Consistent engagement can maximise sales

09-Feb-2016

By Kristen Crawford

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A ‘buy or die’ philosophy when marketing financial services products, including risk insurance, could produce a significant increase in sales for advisers, according to an independent financial services association.

Speaking at the Million Dollar Round Table Australia Down Under Tour 2016 in Sydney yesterday, the association’s zone eight (United States) chair and Pinney Insurance Center vice president of sales and marketing, Ryan Pinney, said risk and advice businesses would miss out on business if they gave up on the consumer too soon.

“Through research we found that amongst consumers we spoke to, there was a universal theme that about 3 per cent would buy anything you want them to, at any time, while another 7 per cent would buy your service because you made a compelling argument or good impression,” Pinney said.

“There’s about 20 per cent that will never buy from you, either because they don’t like you, they don’t trust you or there’s something wrong about your company.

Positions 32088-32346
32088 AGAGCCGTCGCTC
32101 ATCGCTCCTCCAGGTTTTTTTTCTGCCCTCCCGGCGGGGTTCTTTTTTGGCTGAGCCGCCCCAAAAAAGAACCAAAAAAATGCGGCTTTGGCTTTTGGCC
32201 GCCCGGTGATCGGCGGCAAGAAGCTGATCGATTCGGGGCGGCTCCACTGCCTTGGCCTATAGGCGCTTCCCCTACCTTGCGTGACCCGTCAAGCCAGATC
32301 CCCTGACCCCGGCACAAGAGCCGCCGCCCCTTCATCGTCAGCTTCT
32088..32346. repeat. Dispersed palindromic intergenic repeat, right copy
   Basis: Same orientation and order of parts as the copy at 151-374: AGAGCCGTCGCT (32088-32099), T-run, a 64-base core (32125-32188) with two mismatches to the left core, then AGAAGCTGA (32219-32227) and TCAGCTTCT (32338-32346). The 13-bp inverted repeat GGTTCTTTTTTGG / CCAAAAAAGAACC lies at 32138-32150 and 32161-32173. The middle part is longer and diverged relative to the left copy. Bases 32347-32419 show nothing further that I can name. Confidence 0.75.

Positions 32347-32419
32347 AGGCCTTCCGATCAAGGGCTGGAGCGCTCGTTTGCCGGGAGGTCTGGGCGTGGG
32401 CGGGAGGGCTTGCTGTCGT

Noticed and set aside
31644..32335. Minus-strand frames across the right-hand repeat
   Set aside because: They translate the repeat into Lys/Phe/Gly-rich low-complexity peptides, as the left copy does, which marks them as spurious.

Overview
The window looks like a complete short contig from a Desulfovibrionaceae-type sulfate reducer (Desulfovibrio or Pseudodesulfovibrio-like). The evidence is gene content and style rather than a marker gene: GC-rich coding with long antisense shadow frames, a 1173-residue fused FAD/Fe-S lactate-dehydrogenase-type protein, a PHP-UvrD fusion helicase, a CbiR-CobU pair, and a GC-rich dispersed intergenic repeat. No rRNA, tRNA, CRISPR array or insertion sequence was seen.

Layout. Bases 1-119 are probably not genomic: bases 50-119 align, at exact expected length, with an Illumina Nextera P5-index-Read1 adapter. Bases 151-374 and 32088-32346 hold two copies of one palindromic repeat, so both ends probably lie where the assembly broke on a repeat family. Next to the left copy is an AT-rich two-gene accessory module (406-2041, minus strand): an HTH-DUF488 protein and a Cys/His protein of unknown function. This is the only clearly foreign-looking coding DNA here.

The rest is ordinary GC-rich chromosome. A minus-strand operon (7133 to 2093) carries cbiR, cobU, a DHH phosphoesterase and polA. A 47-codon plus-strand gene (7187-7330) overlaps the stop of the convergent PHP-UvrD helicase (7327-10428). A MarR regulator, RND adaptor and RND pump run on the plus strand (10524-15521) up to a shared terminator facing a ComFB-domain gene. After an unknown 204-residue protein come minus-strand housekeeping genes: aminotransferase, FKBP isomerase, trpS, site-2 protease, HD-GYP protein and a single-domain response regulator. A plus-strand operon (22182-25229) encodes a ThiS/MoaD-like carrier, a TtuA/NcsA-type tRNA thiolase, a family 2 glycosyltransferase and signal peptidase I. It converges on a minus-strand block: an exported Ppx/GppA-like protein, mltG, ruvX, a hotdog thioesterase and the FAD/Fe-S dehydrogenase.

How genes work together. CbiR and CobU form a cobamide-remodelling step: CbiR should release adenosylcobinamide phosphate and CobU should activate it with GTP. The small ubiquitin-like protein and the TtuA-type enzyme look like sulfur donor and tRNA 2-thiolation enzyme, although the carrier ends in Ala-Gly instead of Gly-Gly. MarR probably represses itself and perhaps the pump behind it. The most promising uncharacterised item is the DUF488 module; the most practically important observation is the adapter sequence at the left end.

“Then there is that 70 per cent in the middle that would initially say no or ask to let them go home and think about it.”

Through continuing to engage that middle percentile, risk advice businesses could increase their long-term sales outcomes, he said.

“Research found that 84 per cent of this 70 per cent would actually convert to a client or buy a product or service over the next 24 months,” he said.

“At the time we found this statistic out, we had a marketing cycle of about 90 days.”

The company had subsequently adopted the ‘buy or die’ philosophy, continuing to engage consumers until they either bought a policy or requested to be unsubscribed from marketing materials, which rarely occurred, he said.

“We use a two-year rotating marketing calendar which has two years of content called ‘evergreen’ content, meaning it’s generic enough to always be good [and] doesn’t change – most consumers can’t remember what you sent them yesterday, let alone two years ago,” he said.

“There have been instances that we’ve marketed to someone for 10 years and then they turned around and bought a product.”

He added it was important the content had to be viable and educational in nature in order to softly lead the consumer to an understanding of what they might need, rather than to just sell.

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